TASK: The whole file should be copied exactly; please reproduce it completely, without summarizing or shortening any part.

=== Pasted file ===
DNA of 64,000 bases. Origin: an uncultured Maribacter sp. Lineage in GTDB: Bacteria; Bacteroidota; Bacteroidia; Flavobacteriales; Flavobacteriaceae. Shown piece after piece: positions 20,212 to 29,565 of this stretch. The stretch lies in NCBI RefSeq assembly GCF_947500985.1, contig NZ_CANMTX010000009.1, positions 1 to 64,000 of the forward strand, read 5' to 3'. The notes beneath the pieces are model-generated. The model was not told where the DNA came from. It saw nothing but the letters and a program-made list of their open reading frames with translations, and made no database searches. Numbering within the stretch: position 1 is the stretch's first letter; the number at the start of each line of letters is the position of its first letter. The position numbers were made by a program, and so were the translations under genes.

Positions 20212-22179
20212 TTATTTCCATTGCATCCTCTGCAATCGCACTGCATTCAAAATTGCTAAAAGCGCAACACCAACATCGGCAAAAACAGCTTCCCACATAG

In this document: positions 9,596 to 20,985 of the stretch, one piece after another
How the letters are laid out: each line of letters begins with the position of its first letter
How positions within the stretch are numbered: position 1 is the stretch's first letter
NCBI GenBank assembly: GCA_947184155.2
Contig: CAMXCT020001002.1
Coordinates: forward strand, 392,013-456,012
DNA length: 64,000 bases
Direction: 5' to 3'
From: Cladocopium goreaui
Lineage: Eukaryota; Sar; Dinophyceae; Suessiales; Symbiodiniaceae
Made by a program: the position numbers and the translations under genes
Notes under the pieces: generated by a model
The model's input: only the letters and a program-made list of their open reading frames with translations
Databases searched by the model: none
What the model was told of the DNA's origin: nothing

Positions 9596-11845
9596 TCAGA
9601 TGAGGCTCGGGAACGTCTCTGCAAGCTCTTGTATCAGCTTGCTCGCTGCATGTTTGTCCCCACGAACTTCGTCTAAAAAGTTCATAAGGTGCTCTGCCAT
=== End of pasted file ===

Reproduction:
DNA of 64,000 bases. Origin: an uncultured Maribacter sp. Lineage in GTDB: Bacteria; Bacteroidota; Bacteroidia; Flavobacteriales; Flavobacteriaceae. Shown piece after piece: positions 20,212 to 29,565 of this stretch. The stretch lies in NCBI RefSeq assembly GCF_947500985.1, contig NZ_CANMTX010000009.1, positions 1 to 64,000 of the forward strand, read 5' to 3'. The notes beneath the pieces are model-generated. The model was not told where the DNA came from. It saw nothing but the letters and a program-made list of their open reading frames with translations, and made no database searches. Numbering within the stretch: position 1 is the stretch's first letter; the number at the start of each line of letters is the position of its first letter. The position numbers were made by a program, and so were the translations under genes.

Positions 20212-22179
20212 TTATTTCCATTGCATCCTCTGCAATCGCACTGCATTCAAAATTGCTAAAAGCGCAACACCAACATCGGCAAAAACAGCTTCCCACATAG

In this document: positions 9,596 to 20,985 of the stretch, one piece after another
How the letters are laid out: each line of letters begins with the position of its first letter
How positions within the stretch are numbered: position 1 is the stretch's first letter
NCBI GenBank assembly: GCA_947184155.2
Contig: CAMXCT020001002.1
Coordinates: forward strand, 392,013-456,012
DNA length: 64,000 bases
Direction: 5' to 3'
From: Cladocopium goreaui
Lineage: Eukaryota; Sar; Dinophyceae; Suessiales; Symbiodiniaceae
Made by a program: the position numbers and the translations under genes
Notes under the pieces: generated by a model
The model's input: only the letters and a program-made list of their open reading frames with translations
Databases searched by the model: none
What the model was told of the DNA's origin: nothing

Positions 9596-11845
9596 TCAGA
9601 TGAGGCTCGGGAACGTCTCTGCAAGCTCTTGTATCAGCTTGCTCGCTGCATGTTTGTCCCCACGAACTTCGTCTAAAAAGTTCATAAGGTGCTCTGCCAT